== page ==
Doing Application Integration on the Cheap

By David F. Carr  |  Posted 2006-06-16 Print this article Print

The Marena Group, a specialty garments maker, found open-source integration software from Jitterbit simpler—and less expensive—than alternatives like Microsoft BizTalk.

Sometimes, quick-and-easy technology wins the day.

The Marena Group, a Lawrenceville, Ga.-based company that makes specialty support garments for plastic surgery patients, had been doing business electronically with its U.S. distributor for years using custom software that piped electronic data interchange (EDI) documents into its manufacturing system.

But Marena is a small company with just a few dozen employees, and over the long term information-technology director Alex Knezevic decided it would be a mistake to rely on the homegrown software.

"It was not reliable, not an enterprise system, and there were always concerns about what's going to happen when that breaks," he says. Problem was, he couldn't afford to buy the kind of enterprise integration software sold to much larger companies.

So Marena wound up becoming one of the first customers of Jitterbit, an Alameda, Calif.-based company that provides an open-source integration system. The Jitterbit 1.0 software, which was released in May, is available as a free download or in a professional version (which includes technical support and few more features) that starts at $9,995.

Before settling on Jitterbit, Knezevic had been considering Microsoft BizTalk as the integration system with the most reasonable pricing. But when he experimented with BizTalk, he says, it struck him as too complex, perhaps because Microsoft has been adding features to appeal to larger enterprises.

After downloading Jitterbit, he found it offered what he was looking for: the combination of an easy-to-use visual development tool and a server capable of handling the latest eXtensible Markup Language (XML) Web services technologies, as well as more custom database-to-database and file-to-database integration tasks. "Compared to at least what we've researched, and compared to regular coding, it's a lot simpler," he says.

"The attraction, at first, was that it was free," Knezevic says. But although the version he started with was immature and the documentation was incomplete, he was impressed by how attentive the vendor was at helping him work through the problems he encountered with his first project, to replace the homegrown EDI integration solution. Since then, Marena has purchased a commercial license and is using Jitterbit for integration with the company's Web store and with a customer rewards program.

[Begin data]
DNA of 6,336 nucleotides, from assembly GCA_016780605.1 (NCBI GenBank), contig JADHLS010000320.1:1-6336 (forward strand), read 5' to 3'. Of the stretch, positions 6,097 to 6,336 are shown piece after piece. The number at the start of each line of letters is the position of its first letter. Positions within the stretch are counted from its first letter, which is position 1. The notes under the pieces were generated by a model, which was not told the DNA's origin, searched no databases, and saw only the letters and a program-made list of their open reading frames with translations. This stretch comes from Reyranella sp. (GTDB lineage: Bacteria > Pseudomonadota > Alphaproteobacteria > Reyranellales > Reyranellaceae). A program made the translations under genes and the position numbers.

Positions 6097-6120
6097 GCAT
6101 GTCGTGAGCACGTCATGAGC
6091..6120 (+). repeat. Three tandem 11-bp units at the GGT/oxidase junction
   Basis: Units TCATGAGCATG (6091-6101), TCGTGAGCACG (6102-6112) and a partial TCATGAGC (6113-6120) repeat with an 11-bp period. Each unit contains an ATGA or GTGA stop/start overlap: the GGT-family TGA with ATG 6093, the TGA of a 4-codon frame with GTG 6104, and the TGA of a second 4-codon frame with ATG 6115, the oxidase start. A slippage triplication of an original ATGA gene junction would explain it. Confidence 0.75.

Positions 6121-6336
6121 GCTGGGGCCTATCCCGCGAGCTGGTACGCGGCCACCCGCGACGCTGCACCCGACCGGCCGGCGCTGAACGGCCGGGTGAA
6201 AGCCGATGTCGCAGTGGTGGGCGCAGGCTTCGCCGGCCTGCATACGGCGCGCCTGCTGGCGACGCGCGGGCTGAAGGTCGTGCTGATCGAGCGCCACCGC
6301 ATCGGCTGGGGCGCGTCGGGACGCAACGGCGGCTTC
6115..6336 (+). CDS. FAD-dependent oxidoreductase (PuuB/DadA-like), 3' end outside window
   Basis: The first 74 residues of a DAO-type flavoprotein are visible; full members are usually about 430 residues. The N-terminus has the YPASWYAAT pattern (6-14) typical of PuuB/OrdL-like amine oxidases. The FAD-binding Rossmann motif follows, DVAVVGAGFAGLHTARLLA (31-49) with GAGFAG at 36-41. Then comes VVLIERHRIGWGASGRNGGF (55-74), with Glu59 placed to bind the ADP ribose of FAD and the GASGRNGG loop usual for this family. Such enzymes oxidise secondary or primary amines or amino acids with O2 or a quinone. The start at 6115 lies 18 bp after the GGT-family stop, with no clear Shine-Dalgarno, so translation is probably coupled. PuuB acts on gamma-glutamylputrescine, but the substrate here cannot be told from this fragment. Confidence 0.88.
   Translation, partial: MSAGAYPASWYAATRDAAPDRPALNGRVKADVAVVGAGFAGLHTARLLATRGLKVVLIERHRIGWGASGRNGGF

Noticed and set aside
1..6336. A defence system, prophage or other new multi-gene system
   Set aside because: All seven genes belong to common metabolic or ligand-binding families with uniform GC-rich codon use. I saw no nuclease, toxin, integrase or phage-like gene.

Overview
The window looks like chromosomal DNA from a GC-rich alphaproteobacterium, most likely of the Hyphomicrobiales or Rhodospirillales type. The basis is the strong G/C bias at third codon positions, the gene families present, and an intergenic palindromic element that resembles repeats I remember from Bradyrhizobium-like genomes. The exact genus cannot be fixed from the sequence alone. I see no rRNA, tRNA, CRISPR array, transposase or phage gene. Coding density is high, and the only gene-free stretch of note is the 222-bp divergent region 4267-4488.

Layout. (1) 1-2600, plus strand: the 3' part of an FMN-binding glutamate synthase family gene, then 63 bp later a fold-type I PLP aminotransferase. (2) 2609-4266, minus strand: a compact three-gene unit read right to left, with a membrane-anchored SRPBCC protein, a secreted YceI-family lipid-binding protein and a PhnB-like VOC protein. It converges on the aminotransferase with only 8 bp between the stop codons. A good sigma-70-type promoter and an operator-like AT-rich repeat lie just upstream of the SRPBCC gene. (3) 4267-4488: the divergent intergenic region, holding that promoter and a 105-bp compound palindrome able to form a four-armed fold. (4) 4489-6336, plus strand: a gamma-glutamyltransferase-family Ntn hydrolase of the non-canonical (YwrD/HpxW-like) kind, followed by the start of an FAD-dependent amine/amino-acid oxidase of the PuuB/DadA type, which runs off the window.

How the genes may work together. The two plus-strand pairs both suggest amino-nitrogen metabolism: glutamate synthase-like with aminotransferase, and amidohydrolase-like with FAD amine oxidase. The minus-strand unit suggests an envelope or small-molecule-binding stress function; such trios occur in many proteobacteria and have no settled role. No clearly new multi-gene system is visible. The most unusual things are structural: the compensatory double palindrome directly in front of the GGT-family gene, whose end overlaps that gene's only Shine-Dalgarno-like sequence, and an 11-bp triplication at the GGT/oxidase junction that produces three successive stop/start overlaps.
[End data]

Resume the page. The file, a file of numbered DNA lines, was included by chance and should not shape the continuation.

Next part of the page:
Sharam Sasson, Jitterbit's president and CEO, says he sees an opportunity in the "underserved market" for small to medium-sized businesses, although his server logs also show downloads from Fortune 500 organizations that are at least checking out the software.

In addition to Marena, Jitterbit claims General Growth Properties, a real estate investment trust and shopping center operator, as another early customer. A General Growth representative, however, said that because of company policy, he could not comment on the use of the software.

David F. Carr David F. Carr is the Technology Editor for Baseline Magazine, a Ziff Davis publication focused on information technology and its management, with an emphasis on measurable, bottom-line results. He wrote two of Baseline's cover stories focused on the role of technology in disaster recovery, one focused on the response to the tsunami in Indonesia and another on the City of New Orleans after Hurricane Katrina.David has been the author or co-author of many Baseline Case Dissections on corporate technology successes and failures (such as the role of Kmart's inept supply chain implementation in its decline versus Wal-Mart or the successful use of technology to create new market opportunities for office furniture maker Herman Miller). He has also written about the FAA's halting attempts to modernize air traffic control, and in 2003 he traveled to Sierra Leone and Liberia to report on the role of technology in United Nations peacekeeping.David joined Baseline prior to the launch of the magazine in 2001 and helped define popular elements of the magazine such as Gotcha!, which offers cautionary tales about technology pitfalls and how to avoid them.

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